Integrated diversity only works when the elements of that diversity, independent businesses, are strong in their own right. "GE wouldn't succeed by propping up small businesses with larger ones or having weaklings rely on winners. That was why Welch had always emphasized the importance of creating strong, stand-alone businesses."2

Creativity of Groups

Interplay among individuals is essential to the innovation process. While individual creativity is important, and even crucial to business, the creativity of groups is equally important. The creation of today's complex systems of products and services requires the merging of knowledge from diverse disciplinary and personal perspectives. Innovation – whether it be revealed in new products and services, new processes, or new business models – is rarely an individual undertaking. Creative cooperation and cross-pollination of ideas is critical... More

 Case in Point  General Electric (GE)

Jack Welch liked to say that GE's uniqueness was based on its being a multibusiness enterprises with a learning culture; that made its diversity a competitive advantage rather than a handicap. At General Electric (GE) the sum is greater than its parts as both business and people diversity is utilized in a most effective way. A major American enterprise with a diverse group of huge businesses, GE is steeped in a learning culture and it is this fact that makes GE a unique company... More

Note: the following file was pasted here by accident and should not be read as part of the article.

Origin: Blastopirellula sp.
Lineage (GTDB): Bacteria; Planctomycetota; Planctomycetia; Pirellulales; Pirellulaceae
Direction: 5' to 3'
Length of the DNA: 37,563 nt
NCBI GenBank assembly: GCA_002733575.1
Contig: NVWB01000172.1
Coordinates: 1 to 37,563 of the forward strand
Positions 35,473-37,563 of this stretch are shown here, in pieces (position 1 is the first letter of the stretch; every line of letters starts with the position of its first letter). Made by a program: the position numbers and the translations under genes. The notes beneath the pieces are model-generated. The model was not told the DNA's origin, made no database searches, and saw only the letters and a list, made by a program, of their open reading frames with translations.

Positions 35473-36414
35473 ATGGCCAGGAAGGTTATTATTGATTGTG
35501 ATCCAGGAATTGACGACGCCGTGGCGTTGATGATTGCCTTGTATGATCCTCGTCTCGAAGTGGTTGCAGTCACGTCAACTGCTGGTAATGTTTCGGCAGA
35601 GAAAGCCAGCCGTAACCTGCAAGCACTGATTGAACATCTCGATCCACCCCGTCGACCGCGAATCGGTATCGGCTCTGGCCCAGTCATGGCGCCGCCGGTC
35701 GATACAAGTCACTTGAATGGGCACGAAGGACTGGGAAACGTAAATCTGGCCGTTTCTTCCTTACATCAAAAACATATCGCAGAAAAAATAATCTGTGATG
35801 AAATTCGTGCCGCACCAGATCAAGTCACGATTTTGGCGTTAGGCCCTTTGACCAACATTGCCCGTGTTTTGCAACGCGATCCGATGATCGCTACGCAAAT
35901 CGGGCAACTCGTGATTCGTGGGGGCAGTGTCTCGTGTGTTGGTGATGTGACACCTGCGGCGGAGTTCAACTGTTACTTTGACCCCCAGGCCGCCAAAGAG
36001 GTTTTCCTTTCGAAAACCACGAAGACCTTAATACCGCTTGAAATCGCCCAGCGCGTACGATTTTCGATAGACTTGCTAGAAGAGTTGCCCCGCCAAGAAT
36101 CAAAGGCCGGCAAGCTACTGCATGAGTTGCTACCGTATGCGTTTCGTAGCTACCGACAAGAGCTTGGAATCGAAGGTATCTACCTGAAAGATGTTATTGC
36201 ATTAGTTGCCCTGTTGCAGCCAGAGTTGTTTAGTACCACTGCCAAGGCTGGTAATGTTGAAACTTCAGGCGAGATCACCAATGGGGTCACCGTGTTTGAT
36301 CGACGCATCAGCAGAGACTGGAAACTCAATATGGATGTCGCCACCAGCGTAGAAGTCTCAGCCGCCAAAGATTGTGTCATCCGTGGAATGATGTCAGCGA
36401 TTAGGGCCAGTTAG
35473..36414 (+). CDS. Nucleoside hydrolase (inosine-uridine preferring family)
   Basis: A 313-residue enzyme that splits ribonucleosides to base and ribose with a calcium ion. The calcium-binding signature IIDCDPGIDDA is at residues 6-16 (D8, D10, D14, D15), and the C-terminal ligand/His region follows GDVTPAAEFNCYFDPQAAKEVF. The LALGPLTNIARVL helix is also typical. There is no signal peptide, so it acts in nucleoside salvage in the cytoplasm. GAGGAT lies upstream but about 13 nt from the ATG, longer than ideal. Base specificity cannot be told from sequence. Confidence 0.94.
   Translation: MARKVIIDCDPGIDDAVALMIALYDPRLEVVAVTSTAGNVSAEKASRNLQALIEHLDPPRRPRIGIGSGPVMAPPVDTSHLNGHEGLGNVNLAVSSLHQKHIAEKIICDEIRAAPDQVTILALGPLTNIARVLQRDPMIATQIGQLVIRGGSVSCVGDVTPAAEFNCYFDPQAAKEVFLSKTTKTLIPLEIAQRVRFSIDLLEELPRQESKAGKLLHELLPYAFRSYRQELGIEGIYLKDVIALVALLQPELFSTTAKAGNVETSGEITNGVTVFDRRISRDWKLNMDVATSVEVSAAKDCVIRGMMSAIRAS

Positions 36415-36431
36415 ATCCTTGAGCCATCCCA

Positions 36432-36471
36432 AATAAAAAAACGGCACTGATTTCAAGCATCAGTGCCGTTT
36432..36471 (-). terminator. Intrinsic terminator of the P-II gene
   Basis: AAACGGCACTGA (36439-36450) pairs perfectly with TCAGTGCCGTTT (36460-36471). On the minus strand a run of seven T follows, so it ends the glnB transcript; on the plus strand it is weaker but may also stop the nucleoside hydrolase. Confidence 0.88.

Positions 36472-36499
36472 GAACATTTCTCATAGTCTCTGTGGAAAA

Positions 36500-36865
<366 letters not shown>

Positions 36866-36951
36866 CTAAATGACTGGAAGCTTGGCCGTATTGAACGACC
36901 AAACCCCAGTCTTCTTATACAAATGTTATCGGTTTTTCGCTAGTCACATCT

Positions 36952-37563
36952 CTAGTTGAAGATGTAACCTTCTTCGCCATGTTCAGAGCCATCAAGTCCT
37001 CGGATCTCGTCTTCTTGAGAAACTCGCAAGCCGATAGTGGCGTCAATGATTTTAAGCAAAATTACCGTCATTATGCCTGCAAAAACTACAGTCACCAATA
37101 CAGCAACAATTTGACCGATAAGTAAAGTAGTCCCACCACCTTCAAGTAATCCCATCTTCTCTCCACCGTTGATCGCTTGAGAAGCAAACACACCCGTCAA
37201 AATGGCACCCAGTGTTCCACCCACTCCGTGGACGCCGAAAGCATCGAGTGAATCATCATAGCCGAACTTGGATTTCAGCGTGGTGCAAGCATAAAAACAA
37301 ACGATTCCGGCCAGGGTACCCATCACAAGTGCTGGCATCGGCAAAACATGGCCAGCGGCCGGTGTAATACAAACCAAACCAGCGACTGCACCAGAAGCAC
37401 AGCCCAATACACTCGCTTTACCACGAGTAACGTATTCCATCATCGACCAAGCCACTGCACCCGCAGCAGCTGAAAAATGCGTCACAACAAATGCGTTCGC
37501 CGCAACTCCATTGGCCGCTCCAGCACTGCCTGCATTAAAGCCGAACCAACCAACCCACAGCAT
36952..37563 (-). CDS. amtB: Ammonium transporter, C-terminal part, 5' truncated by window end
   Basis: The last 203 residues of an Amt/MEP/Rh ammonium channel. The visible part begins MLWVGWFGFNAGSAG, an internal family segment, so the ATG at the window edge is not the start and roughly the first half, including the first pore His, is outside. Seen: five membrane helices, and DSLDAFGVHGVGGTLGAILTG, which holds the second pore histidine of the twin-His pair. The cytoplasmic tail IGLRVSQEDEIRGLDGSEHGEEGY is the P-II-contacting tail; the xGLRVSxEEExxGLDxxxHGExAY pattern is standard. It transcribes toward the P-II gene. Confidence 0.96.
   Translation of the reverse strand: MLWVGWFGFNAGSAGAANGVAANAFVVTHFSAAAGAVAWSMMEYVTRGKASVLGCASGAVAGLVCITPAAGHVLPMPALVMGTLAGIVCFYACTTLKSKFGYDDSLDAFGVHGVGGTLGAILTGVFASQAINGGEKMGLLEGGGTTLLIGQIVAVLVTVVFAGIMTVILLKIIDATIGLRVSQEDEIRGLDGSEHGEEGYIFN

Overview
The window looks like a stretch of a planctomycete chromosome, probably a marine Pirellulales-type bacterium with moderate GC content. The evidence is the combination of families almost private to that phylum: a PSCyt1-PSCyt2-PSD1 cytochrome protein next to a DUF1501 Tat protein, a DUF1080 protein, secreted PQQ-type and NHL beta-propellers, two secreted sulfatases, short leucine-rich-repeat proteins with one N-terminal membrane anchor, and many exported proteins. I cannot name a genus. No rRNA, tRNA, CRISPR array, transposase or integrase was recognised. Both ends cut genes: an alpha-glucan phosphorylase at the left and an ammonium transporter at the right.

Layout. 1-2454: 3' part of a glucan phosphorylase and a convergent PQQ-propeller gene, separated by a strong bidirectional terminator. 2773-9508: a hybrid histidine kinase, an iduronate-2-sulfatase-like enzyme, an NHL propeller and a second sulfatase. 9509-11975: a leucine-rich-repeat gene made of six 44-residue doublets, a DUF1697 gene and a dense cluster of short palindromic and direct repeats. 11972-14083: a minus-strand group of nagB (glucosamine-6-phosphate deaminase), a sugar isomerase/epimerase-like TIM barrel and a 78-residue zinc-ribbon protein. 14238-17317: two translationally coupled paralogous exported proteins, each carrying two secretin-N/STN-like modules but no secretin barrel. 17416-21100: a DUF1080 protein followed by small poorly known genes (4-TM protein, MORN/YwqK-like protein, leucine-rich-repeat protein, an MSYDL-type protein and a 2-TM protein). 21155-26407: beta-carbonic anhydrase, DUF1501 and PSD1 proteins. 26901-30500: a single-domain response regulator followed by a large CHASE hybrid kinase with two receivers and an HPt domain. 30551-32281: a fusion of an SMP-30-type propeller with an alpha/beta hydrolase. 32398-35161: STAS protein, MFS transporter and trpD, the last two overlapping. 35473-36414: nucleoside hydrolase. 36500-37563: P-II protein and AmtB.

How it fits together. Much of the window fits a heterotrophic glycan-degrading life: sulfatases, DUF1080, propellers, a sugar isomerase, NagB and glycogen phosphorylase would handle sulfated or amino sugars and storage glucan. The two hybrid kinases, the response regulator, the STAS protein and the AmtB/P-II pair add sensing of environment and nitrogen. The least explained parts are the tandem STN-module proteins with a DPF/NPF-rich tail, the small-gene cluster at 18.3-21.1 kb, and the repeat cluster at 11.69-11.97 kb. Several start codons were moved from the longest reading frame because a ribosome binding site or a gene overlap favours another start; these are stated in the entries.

25 Lessons from Jack Welch

 Case in Point  Hewlett-Packard Way

To create an organization that could sustain its competitive advantage regardless of marketplace whims and what their competitors were building, HP founders based their corporate culture on the integration and reinforcement of critical opposites. This became known as the Hewlett-Packard Way. HP has achieved "what appears to be the greatest dichotomy: creating an environment that celebrates individualism, but at the same time one that is also wholly supportive of teamwork. Although HP people are taught to engage in cross-functional teams, they are also rated on the performance of decentralized business units and personal achievement."3... More 

 Case in Point  Cargill

 

 

 

References:

  1. "Developing a Culture for Diversity in a Week", Chris Speechley and Ruth Wheatley

  2. "Jack Welch and the GE Way", Robert Slater

  3. "Extreme Management", Mark Stevens

  4. Jack Welch, Letter to Share Owners in General Electric 1990 Annual Report

  5. "Six Thinking Hats", Edward de Bono

  6. "How To Kill a Team's Creativity", Sethi R., Smith D. and Park W., Harvard Business Review

  7. Harnessing Cultural Intelligence (CQ), Vadim Kotelnikov

  8. Synergistic Organization, Vadim Kotelnikov

Synergy

The Tao of Business Success

Cross-functional Teams

Winning Organization

Balanced Organization: 5 Basic Elements

Cultural Intelligence

World Unity in Cultural Diversity

Managing Cross-Cultural Differences

Case Studies

Progroup's Various Sources of Knowledge

Joint Engineering Design by Ford and ABB